at how many mean looks
and snotty remarks we got
while traveling.

On our way home last month,
I walked to our row
and the man who was sitting by us
looked up, looked at me, and then snarled:
"Ugh, really?"

I gaped so loudly out of shock 
and then laughed in his face:
"Yup. Sorry dude."

Fortunately, all the people around us overhead
and went out of their way to compliment
what a sweet baby Viola was after her A+ performance,
but still.... wow.

Third: Manipulate the schedule.

I start planning the day before
how to make Viola's schedule line up
to need to feed as we take off.

I'm doing everything I can to make sure she is hungry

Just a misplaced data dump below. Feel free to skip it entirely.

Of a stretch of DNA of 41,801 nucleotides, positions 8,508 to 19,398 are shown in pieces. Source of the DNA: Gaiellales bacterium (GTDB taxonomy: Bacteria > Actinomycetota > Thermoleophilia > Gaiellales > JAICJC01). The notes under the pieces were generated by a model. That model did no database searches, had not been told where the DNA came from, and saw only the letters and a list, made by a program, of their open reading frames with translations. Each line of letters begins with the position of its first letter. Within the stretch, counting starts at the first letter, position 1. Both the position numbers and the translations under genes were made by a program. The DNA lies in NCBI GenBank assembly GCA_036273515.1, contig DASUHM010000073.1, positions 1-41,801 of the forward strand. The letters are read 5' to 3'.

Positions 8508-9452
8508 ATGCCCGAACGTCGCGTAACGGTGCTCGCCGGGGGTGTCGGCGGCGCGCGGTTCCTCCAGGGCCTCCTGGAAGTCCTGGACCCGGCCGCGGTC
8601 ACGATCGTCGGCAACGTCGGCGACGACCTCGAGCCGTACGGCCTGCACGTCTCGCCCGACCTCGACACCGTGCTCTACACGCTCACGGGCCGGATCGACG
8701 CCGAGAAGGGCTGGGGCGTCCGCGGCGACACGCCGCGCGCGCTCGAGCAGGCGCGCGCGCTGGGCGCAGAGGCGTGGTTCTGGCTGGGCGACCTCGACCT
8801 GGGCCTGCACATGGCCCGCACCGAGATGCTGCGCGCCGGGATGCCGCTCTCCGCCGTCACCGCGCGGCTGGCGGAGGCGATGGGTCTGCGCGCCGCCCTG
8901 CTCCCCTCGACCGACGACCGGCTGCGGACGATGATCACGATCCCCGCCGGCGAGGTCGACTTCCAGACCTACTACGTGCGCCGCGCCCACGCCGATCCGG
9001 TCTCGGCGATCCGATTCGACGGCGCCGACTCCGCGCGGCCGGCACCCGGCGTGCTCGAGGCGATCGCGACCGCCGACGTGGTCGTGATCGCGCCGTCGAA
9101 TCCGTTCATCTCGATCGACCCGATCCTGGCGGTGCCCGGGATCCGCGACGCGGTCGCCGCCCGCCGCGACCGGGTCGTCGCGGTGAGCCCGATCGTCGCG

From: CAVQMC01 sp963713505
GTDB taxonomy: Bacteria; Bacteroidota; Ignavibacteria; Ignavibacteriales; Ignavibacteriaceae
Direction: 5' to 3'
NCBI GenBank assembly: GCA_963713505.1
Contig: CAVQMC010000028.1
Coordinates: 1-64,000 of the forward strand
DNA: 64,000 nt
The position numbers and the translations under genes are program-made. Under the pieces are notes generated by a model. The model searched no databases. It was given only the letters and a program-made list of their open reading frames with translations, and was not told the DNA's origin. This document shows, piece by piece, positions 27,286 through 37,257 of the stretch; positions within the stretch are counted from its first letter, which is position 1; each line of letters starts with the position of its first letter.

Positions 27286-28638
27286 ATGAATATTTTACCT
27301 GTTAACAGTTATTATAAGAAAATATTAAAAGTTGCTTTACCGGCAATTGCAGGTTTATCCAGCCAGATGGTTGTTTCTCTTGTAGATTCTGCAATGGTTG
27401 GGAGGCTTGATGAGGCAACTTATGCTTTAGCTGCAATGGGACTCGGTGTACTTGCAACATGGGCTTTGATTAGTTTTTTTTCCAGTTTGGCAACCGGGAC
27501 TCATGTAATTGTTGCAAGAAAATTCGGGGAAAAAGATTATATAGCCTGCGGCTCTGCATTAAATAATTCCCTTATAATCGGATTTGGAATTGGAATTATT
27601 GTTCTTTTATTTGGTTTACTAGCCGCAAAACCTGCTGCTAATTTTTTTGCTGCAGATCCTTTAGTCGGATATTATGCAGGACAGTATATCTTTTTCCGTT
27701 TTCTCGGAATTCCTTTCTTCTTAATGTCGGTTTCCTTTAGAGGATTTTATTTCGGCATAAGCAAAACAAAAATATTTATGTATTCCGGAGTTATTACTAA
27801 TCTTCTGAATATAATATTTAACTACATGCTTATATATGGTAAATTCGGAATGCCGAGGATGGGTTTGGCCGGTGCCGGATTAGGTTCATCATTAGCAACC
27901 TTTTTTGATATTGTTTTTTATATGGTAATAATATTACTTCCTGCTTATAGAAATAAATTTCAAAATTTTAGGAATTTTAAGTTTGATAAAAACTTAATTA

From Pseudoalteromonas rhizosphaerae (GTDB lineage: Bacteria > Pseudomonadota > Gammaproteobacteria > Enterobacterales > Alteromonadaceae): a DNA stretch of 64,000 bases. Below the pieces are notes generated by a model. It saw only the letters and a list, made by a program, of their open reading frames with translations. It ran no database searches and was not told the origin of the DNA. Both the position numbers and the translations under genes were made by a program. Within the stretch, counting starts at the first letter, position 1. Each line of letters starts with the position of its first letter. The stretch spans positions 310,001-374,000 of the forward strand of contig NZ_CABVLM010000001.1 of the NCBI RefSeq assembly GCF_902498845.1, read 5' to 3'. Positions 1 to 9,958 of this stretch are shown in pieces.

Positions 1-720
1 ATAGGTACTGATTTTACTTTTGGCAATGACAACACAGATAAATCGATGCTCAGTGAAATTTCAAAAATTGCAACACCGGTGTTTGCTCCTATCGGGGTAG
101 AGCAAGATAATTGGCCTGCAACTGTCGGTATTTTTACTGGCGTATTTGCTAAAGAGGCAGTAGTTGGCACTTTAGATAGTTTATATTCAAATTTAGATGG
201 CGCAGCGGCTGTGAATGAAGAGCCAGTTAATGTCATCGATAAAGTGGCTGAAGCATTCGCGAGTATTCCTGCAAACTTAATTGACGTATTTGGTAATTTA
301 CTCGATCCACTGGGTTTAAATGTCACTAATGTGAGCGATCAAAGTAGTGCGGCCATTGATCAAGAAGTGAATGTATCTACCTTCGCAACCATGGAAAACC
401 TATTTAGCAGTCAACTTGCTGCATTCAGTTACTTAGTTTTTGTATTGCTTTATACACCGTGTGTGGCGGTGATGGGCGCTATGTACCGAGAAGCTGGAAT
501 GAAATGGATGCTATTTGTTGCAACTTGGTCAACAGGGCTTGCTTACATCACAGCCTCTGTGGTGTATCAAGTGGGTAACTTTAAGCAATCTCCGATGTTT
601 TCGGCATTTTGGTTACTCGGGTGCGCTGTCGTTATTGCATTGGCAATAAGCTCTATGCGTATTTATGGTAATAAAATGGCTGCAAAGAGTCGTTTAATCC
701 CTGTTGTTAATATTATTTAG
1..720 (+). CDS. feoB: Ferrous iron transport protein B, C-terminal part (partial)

at the time our flight is scheduled to take off.

This not only helps her pressurize her ears
as we take off,
but it makes her sleep like a champ. 

If she starts trying to eat or sleep
in the gate, we play with her
and get her right near that edge of feeling crazy
so that she'll conk out once we start taxiing that runway.

Fourth: Get them to drink.

Babies can get crazy whenever they want on flights,
but they cry most often during the last thirty minutes of a flight
because the pilots start the descent
and their poor ears aren't able to pop.

They don't know all the tricks we grown ups know,
so you have to be the brain for them on this.

This can be a bit tricky, 
since it's a long period of time.

I'm not sure if this is fool proof, 
but it worked for me.

I think of the 20ish flights
we have been on, 
Viola has only cried once
and that was because it was such a short flight